Demon dolls: Chucky, The Conjuring and more creepy toys you’ll never forget

17 March 2023

Demon dolls: Chucky, The Conjuring and more creepy toys you’ll never forget

Come play with us! The Showmax toy box is filled with fun friends like Chucky, Annabelle and Nadja Dolly…


Chucky hasn’t changed fun-demonically since writer Don Mancini created him to terrorise moviegoers in the first-ever Child’s Play film back in 1988. The core team, including Don and doll voice actors Brad Dourif, Brad’s daughter Fiona, and Jennifer Tilly, are along for the ride in this TV series, too.

Chucky’s name comes from dying serial killer Charles Lee “Chucky” Ray (born in 1958), who possessed a “Good Guy” brand doll via voodoo ritual. Yes, horror fans, Chucky is a Boomer! For demon doll lovers and franchise fanatics, Chucky Season 2 is peak mayhem, with good vs evil Chucky dolls, a Chucky exorcism, Chucky’s treacherous ex Tiffany doing a doll-body swap with actress Jennifer Tilly, the return of Glen and Glenda, and one Chucky doll getting a makeover that slays, as it becomes a glamorous Gigi doll.

CHUCKY — “Hail, Mary!” Episode 203 — Pictured in this screengrab: Hulk Chucky — (Photo by: SYFY)

Doll design: Chucky works so well because he looks so ordinary and, in 2023, even stylishly retro (it helps that the series has given him one of the most believable boy faces in the whole franchise in his resting state). Kevin Yagher, the designer behind Freddy Krueger, based the Chucky doll design on the real-life My Buddy toddler-sized dolls, released by Hasbro in 1985 as a toy especially for helping young boys to learn and express empathy. Oh, the irony! And there’s a touch of that other 1980s sensation, The Cabbage Patch Kid, in him. The best bit of Chucky lore is that the longer a Good Guy doll is possessed, the more “human” it becomes. The face ages, and it develops male pattern baldness, and grows blood, guts and gore beneath the vinyl.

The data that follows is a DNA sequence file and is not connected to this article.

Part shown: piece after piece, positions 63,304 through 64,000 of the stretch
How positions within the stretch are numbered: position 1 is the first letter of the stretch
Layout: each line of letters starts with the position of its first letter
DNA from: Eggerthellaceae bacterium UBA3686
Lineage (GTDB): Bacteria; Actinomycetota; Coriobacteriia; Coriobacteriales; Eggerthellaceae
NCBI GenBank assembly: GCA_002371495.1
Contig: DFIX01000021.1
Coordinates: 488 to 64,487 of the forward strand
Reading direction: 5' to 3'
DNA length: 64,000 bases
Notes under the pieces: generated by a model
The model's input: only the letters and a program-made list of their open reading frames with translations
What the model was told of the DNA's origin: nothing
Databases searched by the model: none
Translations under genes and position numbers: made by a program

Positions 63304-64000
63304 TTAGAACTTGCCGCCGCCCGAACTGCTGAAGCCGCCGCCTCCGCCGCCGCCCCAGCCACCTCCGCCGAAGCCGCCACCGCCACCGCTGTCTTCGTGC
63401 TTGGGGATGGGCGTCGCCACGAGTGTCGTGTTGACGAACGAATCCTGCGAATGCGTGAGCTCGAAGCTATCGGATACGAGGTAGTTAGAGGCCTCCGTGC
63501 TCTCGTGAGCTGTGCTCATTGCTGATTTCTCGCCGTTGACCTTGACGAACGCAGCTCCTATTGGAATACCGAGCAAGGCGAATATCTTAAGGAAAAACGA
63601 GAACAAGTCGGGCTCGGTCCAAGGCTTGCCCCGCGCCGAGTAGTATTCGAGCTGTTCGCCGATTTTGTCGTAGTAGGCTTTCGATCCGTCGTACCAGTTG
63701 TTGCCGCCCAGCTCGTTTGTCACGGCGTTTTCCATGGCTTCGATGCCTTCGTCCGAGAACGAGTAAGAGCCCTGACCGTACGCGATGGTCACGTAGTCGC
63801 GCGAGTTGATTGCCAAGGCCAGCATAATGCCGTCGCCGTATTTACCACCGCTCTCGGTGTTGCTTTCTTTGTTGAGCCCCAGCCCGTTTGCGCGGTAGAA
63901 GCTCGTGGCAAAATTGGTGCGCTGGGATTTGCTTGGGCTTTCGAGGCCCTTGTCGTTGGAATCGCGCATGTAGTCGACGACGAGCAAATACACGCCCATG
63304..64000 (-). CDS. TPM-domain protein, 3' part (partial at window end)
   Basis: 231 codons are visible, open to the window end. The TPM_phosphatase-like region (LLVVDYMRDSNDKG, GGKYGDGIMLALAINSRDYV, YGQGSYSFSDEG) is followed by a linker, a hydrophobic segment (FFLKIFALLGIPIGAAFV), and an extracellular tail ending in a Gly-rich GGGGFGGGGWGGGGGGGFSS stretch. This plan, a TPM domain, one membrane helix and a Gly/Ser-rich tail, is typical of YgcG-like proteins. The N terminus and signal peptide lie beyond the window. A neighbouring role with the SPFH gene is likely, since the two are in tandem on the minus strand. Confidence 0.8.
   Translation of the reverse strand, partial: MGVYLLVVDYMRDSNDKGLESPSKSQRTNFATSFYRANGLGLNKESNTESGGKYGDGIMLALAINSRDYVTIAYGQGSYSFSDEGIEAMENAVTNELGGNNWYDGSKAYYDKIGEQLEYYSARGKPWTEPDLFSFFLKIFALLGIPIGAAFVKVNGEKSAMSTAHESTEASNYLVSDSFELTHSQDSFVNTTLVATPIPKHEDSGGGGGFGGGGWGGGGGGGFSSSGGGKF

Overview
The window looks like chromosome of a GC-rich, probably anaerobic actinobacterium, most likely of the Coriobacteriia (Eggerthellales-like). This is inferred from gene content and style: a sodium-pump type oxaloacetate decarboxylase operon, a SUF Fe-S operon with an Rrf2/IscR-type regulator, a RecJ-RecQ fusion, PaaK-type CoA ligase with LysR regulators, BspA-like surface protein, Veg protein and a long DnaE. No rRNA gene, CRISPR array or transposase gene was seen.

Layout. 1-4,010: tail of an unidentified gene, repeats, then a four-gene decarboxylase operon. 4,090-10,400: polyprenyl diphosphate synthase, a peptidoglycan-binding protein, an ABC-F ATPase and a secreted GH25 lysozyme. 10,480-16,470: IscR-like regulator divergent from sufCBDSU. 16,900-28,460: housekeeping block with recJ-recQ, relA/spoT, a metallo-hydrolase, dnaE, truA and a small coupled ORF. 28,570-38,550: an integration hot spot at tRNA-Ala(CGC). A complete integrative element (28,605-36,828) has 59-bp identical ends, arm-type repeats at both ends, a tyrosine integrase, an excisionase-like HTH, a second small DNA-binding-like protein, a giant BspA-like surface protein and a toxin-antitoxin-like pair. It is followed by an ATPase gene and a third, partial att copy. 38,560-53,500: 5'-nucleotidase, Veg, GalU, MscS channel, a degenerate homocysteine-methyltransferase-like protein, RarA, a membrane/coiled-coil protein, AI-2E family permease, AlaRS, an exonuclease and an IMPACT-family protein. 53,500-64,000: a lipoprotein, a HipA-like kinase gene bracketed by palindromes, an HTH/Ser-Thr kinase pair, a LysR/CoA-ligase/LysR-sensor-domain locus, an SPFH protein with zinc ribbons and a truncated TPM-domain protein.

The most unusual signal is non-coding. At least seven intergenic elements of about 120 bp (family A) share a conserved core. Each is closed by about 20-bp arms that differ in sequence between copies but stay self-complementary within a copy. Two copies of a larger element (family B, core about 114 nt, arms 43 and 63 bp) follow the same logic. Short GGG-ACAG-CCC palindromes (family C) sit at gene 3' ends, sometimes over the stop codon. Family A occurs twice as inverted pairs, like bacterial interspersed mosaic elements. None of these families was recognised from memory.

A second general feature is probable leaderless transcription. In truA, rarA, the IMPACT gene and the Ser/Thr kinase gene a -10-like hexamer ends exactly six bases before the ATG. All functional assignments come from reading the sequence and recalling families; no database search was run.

The Conjuring

The Conjuring is on Showmax

The 2013 horror film The Conjuring follows two paranormal investigators and demonologists named the Warrens, who’re called in to help a family who’s just bought a cursed house. But the movie opens with the Warrens giving a lecture about a former case, that of the cursed doll, Annabelle. Annabelle was known for sneaking around while people’s backs were turned, writing messages in red crayon, attracting evil, haunting dreams, and allegedly being possessed by the spirit of a little dead girl (well, at least that’s what some evil spirits wanted her owner to believe).